This is not something often heard in the state of Alabama in recent years, but there is some good news for progressives, civil rights, and women's rights advocates in the state. Birmingham's own Angela Davis will be speaking at the University of Alabama at Birmingham's Alys Stephens Center on March 30th for the Birmingham Civil Rights Institute and NAACP sponsored "Women's History Celebration."
As fellow activist/scholar Cornel West remarked a few weeks ago in response to a question about the current political climate of Alabama, "the south does have a rich tradition of progressives. It might be thin, but it's strong." Undoubtedly, Davis represents one of those prominent links in the history of native southerners who have struggled for social justice; a struggle which has taken place even in the midst of a political environment which has a historical tendency towards reactionary and intolerant views and policy.
Surprisingly, on February 14th of this year, what has shown itself to be an increasingly right-wing body - the Alabama House of Representatives - voted in favor of a joint resolution which would honor Ms. Davis in response to her scheduled visit. The bill was sponsored by Rep. Oliver Robinson, D-Birmingham, who stated, "She was a part of our history when I was growing up... She was very important in the movement to self-belief and independence. I think it's a wonderful idea at this time to honor her and bring her back as much as possible."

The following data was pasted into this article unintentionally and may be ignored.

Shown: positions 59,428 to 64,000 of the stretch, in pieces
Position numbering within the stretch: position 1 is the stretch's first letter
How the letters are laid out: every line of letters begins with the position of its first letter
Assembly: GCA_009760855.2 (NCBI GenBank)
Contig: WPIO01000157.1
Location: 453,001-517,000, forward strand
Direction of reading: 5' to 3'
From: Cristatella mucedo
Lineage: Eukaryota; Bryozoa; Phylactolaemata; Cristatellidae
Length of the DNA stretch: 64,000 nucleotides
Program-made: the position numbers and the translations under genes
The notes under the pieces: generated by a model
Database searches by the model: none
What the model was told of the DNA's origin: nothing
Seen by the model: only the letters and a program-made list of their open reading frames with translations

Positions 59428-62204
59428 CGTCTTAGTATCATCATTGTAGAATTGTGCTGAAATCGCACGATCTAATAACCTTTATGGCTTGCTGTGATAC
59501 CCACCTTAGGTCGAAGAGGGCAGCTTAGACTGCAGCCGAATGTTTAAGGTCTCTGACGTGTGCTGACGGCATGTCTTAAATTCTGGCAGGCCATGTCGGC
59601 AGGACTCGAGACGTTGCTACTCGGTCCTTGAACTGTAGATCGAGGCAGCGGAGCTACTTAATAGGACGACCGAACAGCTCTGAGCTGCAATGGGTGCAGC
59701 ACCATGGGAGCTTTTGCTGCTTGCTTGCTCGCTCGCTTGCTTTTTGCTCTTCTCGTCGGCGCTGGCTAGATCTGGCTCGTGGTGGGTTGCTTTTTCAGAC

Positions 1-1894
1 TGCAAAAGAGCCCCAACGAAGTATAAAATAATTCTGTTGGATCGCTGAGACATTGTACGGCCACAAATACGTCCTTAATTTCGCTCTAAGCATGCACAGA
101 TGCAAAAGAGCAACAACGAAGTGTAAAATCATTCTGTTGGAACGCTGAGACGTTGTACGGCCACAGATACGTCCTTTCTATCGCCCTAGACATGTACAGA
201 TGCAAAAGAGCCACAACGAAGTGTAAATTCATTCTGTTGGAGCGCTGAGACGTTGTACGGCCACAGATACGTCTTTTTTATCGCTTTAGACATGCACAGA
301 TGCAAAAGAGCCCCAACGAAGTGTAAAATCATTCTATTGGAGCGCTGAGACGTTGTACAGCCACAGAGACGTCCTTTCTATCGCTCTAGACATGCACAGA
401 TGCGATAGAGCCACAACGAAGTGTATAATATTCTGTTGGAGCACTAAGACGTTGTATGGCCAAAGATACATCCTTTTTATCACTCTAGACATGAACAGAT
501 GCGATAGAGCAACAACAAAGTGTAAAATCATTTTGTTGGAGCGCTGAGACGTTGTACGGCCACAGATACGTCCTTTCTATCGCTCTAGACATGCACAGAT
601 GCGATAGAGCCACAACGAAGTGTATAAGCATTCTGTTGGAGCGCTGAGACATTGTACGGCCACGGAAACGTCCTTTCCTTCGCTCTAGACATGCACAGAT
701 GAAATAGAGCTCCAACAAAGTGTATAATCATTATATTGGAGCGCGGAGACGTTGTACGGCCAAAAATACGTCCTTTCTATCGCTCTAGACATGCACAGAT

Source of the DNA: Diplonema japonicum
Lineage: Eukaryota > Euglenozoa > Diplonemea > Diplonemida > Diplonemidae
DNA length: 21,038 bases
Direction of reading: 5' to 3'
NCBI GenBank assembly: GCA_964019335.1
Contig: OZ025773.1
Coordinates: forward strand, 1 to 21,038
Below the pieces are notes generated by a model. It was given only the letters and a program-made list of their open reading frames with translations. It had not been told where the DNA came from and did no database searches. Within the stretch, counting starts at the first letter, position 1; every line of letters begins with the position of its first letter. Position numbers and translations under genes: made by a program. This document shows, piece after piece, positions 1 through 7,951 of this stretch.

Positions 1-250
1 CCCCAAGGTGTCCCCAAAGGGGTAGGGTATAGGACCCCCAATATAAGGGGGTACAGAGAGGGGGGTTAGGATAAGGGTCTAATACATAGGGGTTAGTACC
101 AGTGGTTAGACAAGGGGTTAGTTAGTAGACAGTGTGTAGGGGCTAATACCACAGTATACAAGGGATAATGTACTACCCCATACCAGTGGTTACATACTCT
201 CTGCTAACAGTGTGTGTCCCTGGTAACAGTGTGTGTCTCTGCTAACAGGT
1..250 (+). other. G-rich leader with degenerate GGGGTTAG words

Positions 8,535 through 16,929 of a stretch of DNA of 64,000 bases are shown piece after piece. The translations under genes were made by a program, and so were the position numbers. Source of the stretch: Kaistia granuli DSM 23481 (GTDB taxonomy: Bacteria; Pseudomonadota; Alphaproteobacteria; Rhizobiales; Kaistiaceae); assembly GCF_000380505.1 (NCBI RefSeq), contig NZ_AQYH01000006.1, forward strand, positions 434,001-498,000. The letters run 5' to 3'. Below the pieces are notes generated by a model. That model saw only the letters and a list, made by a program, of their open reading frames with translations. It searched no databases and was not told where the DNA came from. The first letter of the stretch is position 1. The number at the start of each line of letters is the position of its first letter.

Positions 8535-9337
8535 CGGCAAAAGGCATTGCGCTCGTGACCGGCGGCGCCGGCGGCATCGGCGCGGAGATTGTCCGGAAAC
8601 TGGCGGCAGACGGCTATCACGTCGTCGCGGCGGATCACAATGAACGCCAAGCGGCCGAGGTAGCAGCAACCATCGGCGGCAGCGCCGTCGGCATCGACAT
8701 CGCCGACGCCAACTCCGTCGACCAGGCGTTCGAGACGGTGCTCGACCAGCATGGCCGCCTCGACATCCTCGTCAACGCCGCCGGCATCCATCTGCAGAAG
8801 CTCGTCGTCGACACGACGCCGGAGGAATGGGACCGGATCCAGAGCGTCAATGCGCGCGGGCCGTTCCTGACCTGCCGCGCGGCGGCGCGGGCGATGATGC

Apparently, even many calcitrant conservatives were able to take off their political blinders momentarily and admit that she has played an important role in history and should be recognized by the state for her achievements and legacy.
Unfortunately, the same cannot be said for the state's current governor, Dr. Robert Bentley. What will likely be a jubilant homecoming for Davis may be a bit tempered due to the response of Gov. Bentley to the said resolution. Jennifer Ardis, his spokeswoman, reported that he has refused to sign the document due to his stated, "reservations about commending someone who had leadership ties to the Communist Party." Such a statement strongly echoes California Governor Ronald Reagan's response to Davis's appointment to the faculty of the University of California, Los Angeles in 1969; the major difference being that the Cold War has been over for more than 20 years.
Not even a year after the fall of the Soviet Union, in 1992, a stamp was released by the USPS in its "Black Heritage" series which featured the legendary scholar/activist W.E.B. Dubois, a prominent Communist Party member in the later years of his life. Such a move by the federal agency seemed to signal a clearing away of the ideological fog which had so often characterized US thinking during the red scare and throughout the cold war, yet now over 20 years later, the Governor's office in Alabama still appears to be suffering from such a thick haze.